Iranians Arrested after Celebratory World Cup Video

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Allyson Cartwright, Contributing JournalistLast Modified: 16:42 p.m. DST, 09 July 2014

Ali karimi and Nakamura Shunsuke during their the World Cup 2006 qualifying match in Tehran, Photo by  MEVA_SLS

TEHRAN, Iran — For the second time in the past few months, Iran authorities have arrested those involved in making a celebratory music video. Last month, six individuals were arrested and since released for filming a music video to the Pharrell Williams song “Happy”.

This week, three individuals have been arresting for filming a music video entitled “Gole Iran” by the London-based Ajam Band in support of Iran’s World Cup football team. VICE News reports that those arrested are two 23-year-olds, who can be seen in the video, and a 26-year-old photographer.

Like in the video that the young Iranians made to “Happy”, Iranian authorities have issue with the women in the videos being shown not wearing headscarves. The official IRNA news agency of the state released a quote from police chief Colonel Rahmatollah Taheri, who called the World Cup music video “vulgar”, according to Associated Press.

For this reason, the World Cup video was also condemned by Iranian authorities because it is illegal for women without scarves to be in—and especially dance in—public. In this World Cup video, both men and women can be seen dancing and singing in various locations in Iran, including the city where the arrests were made, Sharoud. They are shown waving Iran’s flag and playing musical instruments.

Iran has been known to censor websites in the past, but with the arrests made from the highly-viewed “Happy” video and “Gole Iran” videos it appears that Iranian authorities are making examples of viral videos to Mahsa Alimardani, an Iranian-Canadian internet researcher, specializes in human rights criticized the arrests telling Mashable, "They're trying to make a point about the world cup festivities, and this is the only way they can scare people. It's really ridiculous."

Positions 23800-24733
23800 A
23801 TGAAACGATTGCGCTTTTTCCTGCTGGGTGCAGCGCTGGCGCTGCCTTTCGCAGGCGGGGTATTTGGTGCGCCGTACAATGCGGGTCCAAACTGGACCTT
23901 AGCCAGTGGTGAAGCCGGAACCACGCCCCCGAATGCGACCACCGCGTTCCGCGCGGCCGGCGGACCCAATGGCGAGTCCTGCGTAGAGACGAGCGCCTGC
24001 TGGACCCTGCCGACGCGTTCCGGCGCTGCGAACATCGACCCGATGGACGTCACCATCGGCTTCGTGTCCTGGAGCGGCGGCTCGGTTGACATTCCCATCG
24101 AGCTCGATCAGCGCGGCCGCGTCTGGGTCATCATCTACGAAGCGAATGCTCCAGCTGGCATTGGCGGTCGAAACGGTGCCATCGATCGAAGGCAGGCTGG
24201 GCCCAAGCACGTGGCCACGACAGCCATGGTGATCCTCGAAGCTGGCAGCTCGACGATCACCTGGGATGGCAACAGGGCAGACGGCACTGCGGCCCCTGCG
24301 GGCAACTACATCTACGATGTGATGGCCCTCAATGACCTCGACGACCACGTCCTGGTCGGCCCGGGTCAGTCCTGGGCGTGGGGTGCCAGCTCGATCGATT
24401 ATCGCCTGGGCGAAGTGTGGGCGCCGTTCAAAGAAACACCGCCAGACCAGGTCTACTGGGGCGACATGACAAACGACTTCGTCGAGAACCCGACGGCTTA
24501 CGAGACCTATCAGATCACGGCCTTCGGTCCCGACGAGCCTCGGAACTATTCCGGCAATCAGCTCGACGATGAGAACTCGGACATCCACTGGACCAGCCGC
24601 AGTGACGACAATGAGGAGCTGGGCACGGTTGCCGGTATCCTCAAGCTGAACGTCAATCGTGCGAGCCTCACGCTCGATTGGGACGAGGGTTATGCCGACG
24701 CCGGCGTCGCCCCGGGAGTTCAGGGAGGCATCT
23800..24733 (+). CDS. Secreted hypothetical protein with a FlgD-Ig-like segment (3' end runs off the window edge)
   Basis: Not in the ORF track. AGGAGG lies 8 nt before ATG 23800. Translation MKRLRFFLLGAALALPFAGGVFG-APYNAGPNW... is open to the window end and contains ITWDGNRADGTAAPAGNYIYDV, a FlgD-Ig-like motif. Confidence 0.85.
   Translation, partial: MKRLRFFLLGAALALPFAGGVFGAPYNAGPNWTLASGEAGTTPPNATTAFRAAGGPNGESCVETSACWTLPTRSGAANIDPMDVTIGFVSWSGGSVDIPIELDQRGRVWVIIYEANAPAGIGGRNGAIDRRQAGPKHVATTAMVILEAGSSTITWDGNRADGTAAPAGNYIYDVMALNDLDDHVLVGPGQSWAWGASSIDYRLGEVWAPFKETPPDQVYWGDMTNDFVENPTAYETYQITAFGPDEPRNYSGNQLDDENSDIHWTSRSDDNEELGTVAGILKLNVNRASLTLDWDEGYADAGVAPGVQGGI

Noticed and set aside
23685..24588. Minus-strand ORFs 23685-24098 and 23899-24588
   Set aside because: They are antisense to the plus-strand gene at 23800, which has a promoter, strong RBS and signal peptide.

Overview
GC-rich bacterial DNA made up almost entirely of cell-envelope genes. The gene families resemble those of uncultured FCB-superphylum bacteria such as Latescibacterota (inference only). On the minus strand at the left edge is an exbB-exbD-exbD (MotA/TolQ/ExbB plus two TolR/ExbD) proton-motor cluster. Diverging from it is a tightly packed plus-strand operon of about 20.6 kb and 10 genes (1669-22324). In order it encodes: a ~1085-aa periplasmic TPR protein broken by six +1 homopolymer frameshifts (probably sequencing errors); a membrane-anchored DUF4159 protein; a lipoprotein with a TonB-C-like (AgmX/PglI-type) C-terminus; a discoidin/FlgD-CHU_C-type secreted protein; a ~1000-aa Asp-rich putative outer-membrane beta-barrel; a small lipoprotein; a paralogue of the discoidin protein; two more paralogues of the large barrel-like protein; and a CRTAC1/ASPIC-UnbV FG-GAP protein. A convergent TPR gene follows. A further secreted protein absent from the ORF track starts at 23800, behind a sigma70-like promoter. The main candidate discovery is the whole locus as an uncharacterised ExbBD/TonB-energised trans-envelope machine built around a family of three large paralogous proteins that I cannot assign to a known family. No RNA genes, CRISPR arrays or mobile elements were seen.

The punishment of the makers of the video echoes sentiments of the country’s hardliners who are aiming to steer the country away from what they consider Western “decadence”. However, the country’s more moderate president Hassan Rouhani has sought for more cultural and social tolerance in Iran. Despite this, internet censorship apparently still has a presence as this is the second public arrest made over a harmless YouTube video.

There are thirteen credited individuals in the making of “Gole Iran”, including the seven members of Ajam Band, who wrote the song played in “Gole Iran”. Aside from the seven-member band, there are six that were responsible for the directing, editing, filming, and graphics, according to VICE News. The roles of the individuals arrested in making the video remains unknown. In the case of the “Happy” arrests, the detained parties included the dancers and the film’s director.

The video published days before the World Cup commenced garnered 30,000 views on YouTube and now has over 300,000 views. Agence France-Press said the video aired on satellite television in Iran, which is watched illegally by many of its people. Iran was eventually knocked out of the competition June 25 after impressively holding their own against semi-finalists Argentina. Amir Jahnashai, the founder of an Iranian opposition television channel in London tweeted, “The entire Iranian nation today supports our football team. Such solidarity should be present in all fields,” as was the message of “Gole Iran”.

Follow Allyson on Twitter Twitter: @nahmias_report Contributing Journalist: @allysoncwright